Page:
The autotoxins of muskmelon are one of the most important reasons for the continuous cropping obstacle of muskmelon, of which the main components are phenolic acids. Phenolic acids can inhibit the growth and development of muskmelon plants. The purpose of this study was [...] Read more.
The autotoxins of muskmelon are one of the most important reasons for the continuous cropping obstacle of muskmelon, of which the main components are phenolic acids. Phenolic acids can inhibit the growth and development of muskmelon plants. The purpose of this study was to screen the strains that can degrade phenolic acids in soil. Using phenolic acids as the sole carbon source, the strains were isolated and screened by the dilution plate method, which could efficiently degrade various phenolic acids. The abilities of the strains to degrade phenolic acids were measured by HPLC, and the effects of degrading phenolic acids in soil were verified by a pot experiment. After identification, strain T58 was identified as Burkholderia sp., strain T79 was identified as Burkholderia sp., strain H16 was identified as Pseudomonas sp., and strain T15 was identified as Burkholderia sp. The results showed that, after 21 days of culture, the degradation rates of ferulic acid, p-coumaric acid, vanillin and sinapic acid by strain H16, strain T79, strain T15 and strain T58 were 100%, respectively. Additionally, the degradation rates of gallic acid by the four strains were also 100%. In this study, it was found that the four strains of autotoxin-degrading bacteria had good degradation effects on various phenolic acids, which could not only alleviate the toxic effects of phenolic acids on muskmelon, but also promote the growth of muskmelon seedlings. Full article
(This article belongs to the Topic Integrated Pest Management of Crops)
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17 pages, 2216 KiB  
Review
Review of the Genesis of Plant Pathology and Its Relation to the Phytiatry as a Necessary Element in the Sustainable Development of Agronomy
by José Del Moral de la Vega and Jerónimo Del Moral Martínez
Agronomy 2023, 13(5), 1285; https://doi.org/10.3390/agronomy13051285 - 29 Apr 2023
Cited by 1 | Viewed by 2692
Abstract
The origin of plant pathology as a scientific discipline can be traced back to botany in the 18th century. In the following century, with the contributions of De Bary and Kühn, this discipline was able to identify the causes of diseases, learn about [...] Read more.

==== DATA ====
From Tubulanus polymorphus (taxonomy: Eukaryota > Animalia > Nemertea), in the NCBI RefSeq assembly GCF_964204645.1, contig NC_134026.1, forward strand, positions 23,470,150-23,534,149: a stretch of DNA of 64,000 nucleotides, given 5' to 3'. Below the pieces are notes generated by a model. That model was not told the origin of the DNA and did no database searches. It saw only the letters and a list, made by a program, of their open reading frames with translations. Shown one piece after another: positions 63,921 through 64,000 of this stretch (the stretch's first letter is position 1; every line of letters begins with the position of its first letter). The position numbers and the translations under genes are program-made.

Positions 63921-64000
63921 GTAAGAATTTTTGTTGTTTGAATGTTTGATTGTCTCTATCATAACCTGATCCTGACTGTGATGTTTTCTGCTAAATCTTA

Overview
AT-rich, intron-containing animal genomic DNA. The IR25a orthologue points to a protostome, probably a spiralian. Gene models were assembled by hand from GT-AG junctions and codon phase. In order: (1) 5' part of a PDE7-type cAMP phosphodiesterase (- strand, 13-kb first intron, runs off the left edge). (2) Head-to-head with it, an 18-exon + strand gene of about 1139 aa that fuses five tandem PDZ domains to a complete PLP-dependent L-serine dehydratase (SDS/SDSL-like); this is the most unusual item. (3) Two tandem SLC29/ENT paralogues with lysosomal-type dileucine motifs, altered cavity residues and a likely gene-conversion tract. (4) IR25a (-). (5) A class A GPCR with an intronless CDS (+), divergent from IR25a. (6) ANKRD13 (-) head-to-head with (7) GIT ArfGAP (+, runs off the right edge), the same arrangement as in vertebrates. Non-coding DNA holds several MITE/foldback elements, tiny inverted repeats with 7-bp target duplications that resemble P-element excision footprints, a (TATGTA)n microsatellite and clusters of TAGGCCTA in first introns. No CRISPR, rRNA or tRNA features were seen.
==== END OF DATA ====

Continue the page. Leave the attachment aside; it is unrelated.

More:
The origin of plant pathology as a scientific discipline can be traced back to botany in the 18th century. In the following century, with the contributions of De Bary and Kühn, this discipline was able to identify the causes of diseases, learn about their development, and propose therapeutic measures, which is why these two researchers are considered to be the fathers of plant pathology. This account of its genesis is the one that appears in the histories currently published about it, but the discoveries of other authors who participated in its origin, whose work had not been taken into account, modify their knowledge. Among these authors are De Candolle and Blanco Fernández. The establishment of plant pathology, with a generalist, multidisciplinary, and integrative sense, as an academic discipline in the nineteenth century, disappeared together with some of the historical figures responsible for it, when other disciplines were born from it, and yet it is coincident with the current concept of phytiatry of the twenty-first century. The power to re-establish the characters and facts responsible for this historical moment allows us to review the current concept of phytiatry so that it fits with the greatest possible precision as a necessary tool for the sustainable development of agronomy as well as food security and is established as an indispensable part of a single global health concept. Full article
(This article belongs to the Topic Integrated Pest Management of Crops)
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12 pages, 1221 KiB  
Article
Evaluation of Ethanedinitrile as a Potential Fumigant against Plasmodiophora brassicae, the Clubroot Pathogen
by Usha Rani Patar, Marie Manasova, Jonas Hnatek, Jana Wenzlova and Miloslav Zouhar
Agronomy 2023, 13(4), 1177; https://doi.org/10.3390/agronomy13041177 - 21 Apr 2023
Viewed by 1777
Abstract
Clubroot, caused by Plasmodiophora brassicae Woronin, is one of the most challenging diseases to control in oilseed rape (Brassica napus L.) and other crucifers globally. Ethanedinitrile (EDN) is a promising fumigant shown to be effective against various pests and soil-borne pathogens. However, [...] Read more.
Clubroot, caused by Plasmodiophora brassicae Woronin, is one of the most challenging diseases to control in oilseed rape (Brassica napus L.) and other crucifers globally. Ethanedinitrile (EDN) is a promising fumigant shown to be effective against various pests and soil-borne pathogens. However, its efficacy against P. brassicae is yet to be tested. Therefore, the current study is focused on evaluating the effectiveness of EDN against P. brassicae at different rates, applied for different durations of exposure. Clubroot-susceptible oilseed rape plants, grown in fumigated soil, were evaluated for disease severity and growth parameters in greenhouse conditions. EDN exhibited good efficacy against the pathogen, with 81.39% disease suppression compared to the control. Complete control of the disease was achieved at the rates of 42 g/m3 and 50 g/m3 as well as in the treatment variant of 35 g/m3-48 h. In addition, EDN improved plant health by increasing shoot weight by 58.24%. However, the combination of a prolonged fumigation period and higher rates resulted in a decline in the seedling emergence rate and plant shoot weight, indicating a potential adverse residual effect of higher rates and longer durations of exposure in plants. Full article